Enoki is a very popular mushroom in Asian cuisine due to its health benefits. This mushroom, also known as the winter mushroom, gold needle, or velvet foot, is typical of the year’s cold months. The wild variety differs quite a lot from the cultivated one, with a thicker foot, a more open hat, and brown. In contrast, cultivated enoki grows in dark environments with little ventilation, achieving an elongated mushroom with a pure white colour that is attractive to the eye and softer for the kitchen.
Now you can live the experience of growing enoki mushrooms at home with our self-cultivation kit. Also, visit our blog for growing instructions.
Cultivated enoki mushroom
These small mushrooms are highly valued in Chinese and Japanese diets for their mildness in cooking and have also been used in traditional medicine as a tonic to combat liver disease, cholesterol, digestive disorders, blood pressure, and cancer.
The low caloric intake of this mushroom (with only 44 Kcal per 100 grams) and its elongated shape make it a substitute for pasta or an important element in vegetarian dishes and low-calorie diets.
On the other hand, they are rich in vitamin D, fibre, B vitamins, and essential minerals such as iron, potassium and phosphorus. They are also rich in antioxidants, standing out mainly for their high ergothioneine content, which helps prevent or delay cell damage caused by free radicals or UV rays. These mushrooms also stand out, like many others, for their high content of beta-glucans, capable of regulating and strengthening our immune system.
How to cook enoki
Enoki is very delicate and perishable, so it is advisable not to keep them in the fridge for more than 3 or 4 days. They have an exquisite, fresh and sweet flavour and their ease of preparation or incredible versatility will enchant you. These mushrooms are marketed in bouquets to extend their life. Cut the base to separate them from the bouquet and wash them in water before cooking.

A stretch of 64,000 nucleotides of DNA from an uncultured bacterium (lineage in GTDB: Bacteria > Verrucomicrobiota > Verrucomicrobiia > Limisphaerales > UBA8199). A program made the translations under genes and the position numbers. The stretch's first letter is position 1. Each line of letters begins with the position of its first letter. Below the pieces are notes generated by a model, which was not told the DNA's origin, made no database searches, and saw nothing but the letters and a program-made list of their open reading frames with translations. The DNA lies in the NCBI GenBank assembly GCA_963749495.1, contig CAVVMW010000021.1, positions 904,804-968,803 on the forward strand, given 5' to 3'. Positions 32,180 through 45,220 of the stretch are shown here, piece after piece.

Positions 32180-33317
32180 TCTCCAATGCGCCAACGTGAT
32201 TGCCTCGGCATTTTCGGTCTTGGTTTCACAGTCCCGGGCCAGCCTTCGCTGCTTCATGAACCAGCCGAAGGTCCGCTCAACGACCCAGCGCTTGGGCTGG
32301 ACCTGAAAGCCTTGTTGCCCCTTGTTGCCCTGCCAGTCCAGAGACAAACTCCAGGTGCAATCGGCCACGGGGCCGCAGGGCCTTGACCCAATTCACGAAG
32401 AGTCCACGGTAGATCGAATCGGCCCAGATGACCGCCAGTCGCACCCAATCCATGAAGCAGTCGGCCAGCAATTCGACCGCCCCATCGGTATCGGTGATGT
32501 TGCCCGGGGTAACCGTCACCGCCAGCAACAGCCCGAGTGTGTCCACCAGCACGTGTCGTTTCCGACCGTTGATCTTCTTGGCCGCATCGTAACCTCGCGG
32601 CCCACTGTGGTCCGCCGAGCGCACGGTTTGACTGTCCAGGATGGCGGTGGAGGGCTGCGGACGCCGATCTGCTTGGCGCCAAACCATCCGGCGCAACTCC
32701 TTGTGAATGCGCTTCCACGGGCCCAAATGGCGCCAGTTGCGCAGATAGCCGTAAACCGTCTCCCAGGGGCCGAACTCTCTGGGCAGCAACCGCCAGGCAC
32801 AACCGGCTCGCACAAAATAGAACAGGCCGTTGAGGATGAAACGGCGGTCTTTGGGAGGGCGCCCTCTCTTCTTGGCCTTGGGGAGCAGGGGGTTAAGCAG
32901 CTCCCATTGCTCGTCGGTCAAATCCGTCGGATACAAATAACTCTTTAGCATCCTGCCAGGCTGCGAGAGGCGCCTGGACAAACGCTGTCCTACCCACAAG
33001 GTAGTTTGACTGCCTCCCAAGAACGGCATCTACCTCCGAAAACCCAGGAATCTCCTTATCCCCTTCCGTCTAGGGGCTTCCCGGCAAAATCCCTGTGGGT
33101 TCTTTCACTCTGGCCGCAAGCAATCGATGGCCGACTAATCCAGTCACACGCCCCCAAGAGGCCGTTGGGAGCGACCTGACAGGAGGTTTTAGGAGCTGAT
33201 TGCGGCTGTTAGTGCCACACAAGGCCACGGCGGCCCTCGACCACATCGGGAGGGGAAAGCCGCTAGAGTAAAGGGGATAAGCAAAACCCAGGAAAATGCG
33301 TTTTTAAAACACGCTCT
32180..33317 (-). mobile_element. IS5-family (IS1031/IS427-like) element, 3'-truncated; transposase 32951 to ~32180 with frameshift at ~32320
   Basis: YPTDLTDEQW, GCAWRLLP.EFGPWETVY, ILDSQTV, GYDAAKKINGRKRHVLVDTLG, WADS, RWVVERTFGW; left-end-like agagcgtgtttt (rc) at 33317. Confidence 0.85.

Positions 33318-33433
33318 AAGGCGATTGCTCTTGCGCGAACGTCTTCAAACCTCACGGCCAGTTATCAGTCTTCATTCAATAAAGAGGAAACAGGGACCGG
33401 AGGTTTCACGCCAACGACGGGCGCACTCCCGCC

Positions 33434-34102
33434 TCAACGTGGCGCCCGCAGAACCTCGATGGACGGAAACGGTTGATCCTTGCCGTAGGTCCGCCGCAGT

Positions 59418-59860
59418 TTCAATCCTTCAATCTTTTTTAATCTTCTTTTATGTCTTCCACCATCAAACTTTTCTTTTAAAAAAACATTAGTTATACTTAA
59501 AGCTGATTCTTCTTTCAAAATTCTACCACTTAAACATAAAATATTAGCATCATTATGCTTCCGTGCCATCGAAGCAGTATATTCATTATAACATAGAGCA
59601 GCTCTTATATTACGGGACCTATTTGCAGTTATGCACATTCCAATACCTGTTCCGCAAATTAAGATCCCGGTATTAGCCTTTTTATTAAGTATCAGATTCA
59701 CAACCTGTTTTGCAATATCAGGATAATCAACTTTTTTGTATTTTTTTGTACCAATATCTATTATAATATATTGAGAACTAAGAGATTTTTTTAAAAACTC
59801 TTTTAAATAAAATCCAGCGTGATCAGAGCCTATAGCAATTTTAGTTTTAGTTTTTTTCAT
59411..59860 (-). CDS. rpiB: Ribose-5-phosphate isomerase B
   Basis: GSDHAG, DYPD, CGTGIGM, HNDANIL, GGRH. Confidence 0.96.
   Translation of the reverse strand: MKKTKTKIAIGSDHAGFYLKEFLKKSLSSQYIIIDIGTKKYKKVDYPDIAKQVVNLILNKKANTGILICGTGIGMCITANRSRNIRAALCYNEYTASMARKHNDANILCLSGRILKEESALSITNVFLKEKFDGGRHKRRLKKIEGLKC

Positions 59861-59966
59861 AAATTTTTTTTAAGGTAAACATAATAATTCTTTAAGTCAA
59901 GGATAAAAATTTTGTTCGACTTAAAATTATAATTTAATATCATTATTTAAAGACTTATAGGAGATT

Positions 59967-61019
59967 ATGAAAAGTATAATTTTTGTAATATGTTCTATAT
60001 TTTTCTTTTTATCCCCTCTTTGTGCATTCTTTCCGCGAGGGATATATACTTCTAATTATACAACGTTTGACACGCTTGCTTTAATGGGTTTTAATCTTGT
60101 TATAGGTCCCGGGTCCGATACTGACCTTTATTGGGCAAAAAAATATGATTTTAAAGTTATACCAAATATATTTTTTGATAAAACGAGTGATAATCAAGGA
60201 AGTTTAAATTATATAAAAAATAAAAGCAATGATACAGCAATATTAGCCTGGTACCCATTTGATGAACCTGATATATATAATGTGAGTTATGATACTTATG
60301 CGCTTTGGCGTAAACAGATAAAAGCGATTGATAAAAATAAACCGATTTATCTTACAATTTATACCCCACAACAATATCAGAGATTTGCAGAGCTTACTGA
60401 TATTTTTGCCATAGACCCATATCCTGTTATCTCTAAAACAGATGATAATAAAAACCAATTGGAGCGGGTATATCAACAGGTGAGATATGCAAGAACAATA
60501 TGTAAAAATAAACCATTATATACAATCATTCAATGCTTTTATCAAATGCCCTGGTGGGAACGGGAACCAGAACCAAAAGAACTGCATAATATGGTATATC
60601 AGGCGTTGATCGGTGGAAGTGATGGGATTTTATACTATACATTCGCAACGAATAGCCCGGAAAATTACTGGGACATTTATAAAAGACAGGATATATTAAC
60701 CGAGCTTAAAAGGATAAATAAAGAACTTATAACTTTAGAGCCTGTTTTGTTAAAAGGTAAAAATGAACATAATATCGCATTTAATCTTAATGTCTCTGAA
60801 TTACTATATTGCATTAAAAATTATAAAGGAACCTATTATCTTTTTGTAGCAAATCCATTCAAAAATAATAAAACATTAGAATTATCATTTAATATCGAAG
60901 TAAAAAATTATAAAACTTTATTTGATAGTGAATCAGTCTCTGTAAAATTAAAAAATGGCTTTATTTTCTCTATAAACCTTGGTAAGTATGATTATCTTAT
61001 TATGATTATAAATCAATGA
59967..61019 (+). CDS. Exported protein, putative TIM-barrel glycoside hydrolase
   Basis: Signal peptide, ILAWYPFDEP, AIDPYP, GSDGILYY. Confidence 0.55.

Enoki mushrooms can be prepared in different ways, both raw in salads, cooked in a pan, baked or cooked. These mushrooms need very little cooking time and go perfectly with meat, seafood, vegetarian dishes and as a substitute for pasta. They are very suitable for steaming or sautéing with other vegetables. You can also add them to stir-fries, soups, omelettes, risottos or curries. The best thing about these mushrooms is that they quickly absorb the flavours of the other elements, making them tastier. Here are some ideas that were taken from cooking blogs for you to put into practice.
The harvesting of mushrooms is approaching, and we must be very careful with them because although some have a very important nutritional value, others can even cause death.
The consumption of mushrooms is part of our gastronomic culture, and people with knowledge in mycology have always carried out their collection. So it is essential to differentiate and know the mushrooms because there is a great diversity of them that are toxic, causing gastrointestinal symptoms to kidney or liver problems. And they can even become deadly like Amanita phalloides. A very common mushroom that usually causes a large number of annual poisonings.
As a result of these poisonings, many institutions have decided to carry out information campaigns on mushrooms and respect the environment.